Chemistry, Art, Ingredients & Inspiration
If you are making any kind of home-made brew, we offer a few ingredient recommendations. You shouldn't be scared to experiment but know a little about them before concocting that recipe you've been thinking about. If you already know your basic ingredients - water, sugar and yeast, the sky is the limit. You can combine them with your own recipe for a perfect home-made brew.
Whether you’re an experienced or newbie brewer, here are some basic ingredients that you should learn more about:
- The first is a pound of flaked rye. Brewers have a choice on whether to put rye on their home brews. But most of them often do because of the distinct flavor provided by rye in your brew. You know that there is rye in the brew because of that wonderful spicy aroma that tickles your sense of smell. It adds a smooth texture to the brew and forms some creamy head. Also, it adds a characteristic dryness which explains why most brewers use it to make Specialty Beers. Flaked rye is usually steamed and rolled in order to gelatinize its starches which make it easier for sugar conversion. The grain is unmalted, so it's used primarily to add flavor .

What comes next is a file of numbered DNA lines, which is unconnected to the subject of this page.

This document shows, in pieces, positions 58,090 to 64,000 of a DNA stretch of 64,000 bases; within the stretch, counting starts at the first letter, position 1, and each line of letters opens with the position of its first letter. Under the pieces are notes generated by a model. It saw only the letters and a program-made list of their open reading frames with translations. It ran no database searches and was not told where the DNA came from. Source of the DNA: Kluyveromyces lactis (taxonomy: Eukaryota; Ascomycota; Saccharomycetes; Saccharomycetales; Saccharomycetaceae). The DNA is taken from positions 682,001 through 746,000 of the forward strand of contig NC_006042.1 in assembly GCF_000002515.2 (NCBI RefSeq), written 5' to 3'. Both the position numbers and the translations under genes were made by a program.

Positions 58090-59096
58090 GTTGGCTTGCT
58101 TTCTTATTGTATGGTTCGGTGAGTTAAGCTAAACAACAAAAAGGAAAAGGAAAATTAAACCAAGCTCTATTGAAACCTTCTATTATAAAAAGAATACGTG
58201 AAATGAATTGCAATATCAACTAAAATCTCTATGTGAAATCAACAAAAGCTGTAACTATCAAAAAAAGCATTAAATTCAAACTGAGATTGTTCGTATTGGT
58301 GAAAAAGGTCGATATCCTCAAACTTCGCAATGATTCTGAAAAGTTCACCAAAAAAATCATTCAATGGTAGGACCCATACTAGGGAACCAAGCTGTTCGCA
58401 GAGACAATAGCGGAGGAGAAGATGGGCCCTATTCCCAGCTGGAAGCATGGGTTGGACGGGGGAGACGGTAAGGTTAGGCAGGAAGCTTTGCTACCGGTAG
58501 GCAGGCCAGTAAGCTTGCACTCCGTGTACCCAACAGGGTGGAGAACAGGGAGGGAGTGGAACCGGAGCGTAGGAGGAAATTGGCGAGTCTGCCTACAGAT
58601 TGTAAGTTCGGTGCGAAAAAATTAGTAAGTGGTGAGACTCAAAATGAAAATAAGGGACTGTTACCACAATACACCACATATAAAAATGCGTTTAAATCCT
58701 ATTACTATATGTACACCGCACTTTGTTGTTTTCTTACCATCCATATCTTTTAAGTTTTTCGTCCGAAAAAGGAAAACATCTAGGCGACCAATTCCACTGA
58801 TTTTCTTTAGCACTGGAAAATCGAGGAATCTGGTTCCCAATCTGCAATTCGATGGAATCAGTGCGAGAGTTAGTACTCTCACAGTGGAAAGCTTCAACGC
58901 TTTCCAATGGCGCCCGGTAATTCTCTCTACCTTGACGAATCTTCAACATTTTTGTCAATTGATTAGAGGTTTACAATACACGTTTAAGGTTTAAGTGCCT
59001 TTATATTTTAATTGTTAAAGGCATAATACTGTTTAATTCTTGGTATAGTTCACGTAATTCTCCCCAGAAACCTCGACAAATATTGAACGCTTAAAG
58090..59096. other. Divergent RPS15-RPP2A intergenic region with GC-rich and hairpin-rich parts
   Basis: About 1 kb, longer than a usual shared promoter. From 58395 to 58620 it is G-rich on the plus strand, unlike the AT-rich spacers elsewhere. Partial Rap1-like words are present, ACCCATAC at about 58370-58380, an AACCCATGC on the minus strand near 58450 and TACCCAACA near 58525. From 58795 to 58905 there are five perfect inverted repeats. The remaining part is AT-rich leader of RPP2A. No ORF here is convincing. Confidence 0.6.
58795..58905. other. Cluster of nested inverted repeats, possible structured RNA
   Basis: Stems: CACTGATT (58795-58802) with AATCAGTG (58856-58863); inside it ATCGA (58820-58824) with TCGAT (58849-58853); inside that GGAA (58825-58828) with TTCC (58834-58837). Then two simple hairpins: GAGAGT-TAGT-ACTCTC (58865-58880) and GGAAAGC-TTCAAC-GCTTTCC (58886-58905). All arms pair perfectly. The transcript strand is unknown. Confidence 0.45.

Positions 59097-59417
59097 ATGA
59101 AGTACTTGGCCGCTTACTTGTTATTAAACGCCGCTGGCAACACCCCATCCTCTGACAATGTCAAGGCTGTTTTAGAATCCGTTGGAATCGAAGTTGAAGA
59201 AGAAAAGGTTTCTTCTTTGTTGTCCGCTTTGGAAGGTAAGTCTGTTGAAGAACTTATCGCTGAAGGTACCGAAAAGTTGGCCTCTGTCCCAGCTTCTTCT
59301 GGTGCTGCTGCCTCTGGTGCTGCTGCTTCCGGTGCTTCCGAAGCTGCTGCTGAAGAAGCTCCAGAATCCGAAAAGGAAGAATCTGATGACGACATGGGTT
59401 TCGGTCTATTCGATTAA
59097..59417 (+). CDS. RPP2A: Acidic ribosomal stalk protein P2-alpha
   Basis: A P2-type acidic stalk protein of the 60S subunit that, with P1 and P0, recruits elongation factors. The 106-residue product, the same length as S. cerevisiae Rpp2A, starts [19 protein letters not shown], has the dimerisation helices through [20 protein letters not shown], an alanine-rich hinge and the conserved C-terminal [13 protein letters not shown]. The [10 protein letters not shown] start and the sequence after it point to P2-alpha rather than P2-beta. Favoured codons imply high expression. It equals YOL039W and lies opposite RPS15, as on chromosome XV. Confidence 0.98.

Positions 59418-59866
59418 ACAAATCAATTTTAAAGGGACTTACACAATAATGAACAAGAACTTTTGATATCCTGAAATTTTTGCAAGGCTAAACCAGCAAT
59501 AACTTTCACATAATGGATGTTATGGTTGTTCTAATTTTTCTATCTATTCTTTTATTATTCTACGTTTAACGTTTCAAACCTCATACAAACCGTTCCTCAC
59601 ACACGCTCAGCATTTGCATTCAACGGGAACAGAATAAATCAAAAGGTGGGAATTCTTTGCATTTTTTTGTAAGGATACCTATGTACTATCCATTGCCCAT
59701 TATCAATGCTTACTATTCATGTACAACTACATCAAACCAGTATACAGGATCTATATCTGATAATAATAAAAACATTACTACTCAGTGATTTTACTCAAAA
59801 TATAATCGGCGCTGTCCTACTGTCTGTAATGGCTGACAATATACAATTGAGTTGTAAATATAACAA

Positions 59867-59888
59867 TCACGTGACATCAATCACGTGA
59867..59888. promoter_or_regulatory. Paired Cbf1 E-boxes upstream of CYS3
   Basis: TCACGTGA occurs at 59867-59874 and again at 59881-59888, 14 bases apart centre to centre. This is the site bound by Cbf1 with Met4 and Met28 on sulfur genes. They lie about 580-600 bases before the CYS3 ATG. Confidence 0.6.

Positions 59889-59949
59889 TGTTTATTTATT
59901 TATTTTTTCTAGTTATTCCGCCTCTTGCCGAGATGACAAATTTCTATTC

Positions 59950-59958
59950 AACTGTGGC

Dark Toast American Oak Chips
- The next one on the list is dark toast American oak chips. As all brewers and enthusiasts already know, oaks provide that rich color and lovely flavor to the brew. Oak chips naturally lend its taste to the brew being that brews are aged in oak barrels. But since the dawn of stainless steel fermenters and storage tanks, brewers keep that inimitable flavor by adding oak chips. But you must be careful in treading with oak since not all brews work well with the flavor. The dark toasted oak tends to add a carbonized or caramelized flavor to the drink.
Light Toast American Oak Chips
- Finally, on the list of ingredients is the mild, light toast American oak chips. Light toast oak chips are much more subtle compared with dark toast. It often lends a fresh wood and coconut character to the brew. Use these when you're looking for a more subtle flavor. The kind of oak used matters. There are plenty of oaks out there; the most popular though are American, French and Hungarian. French oak has a mild vanilla flavor, the American oak has the strongest oak flavor while Hungarian is a little bit of both.
- Moonshine Stills Company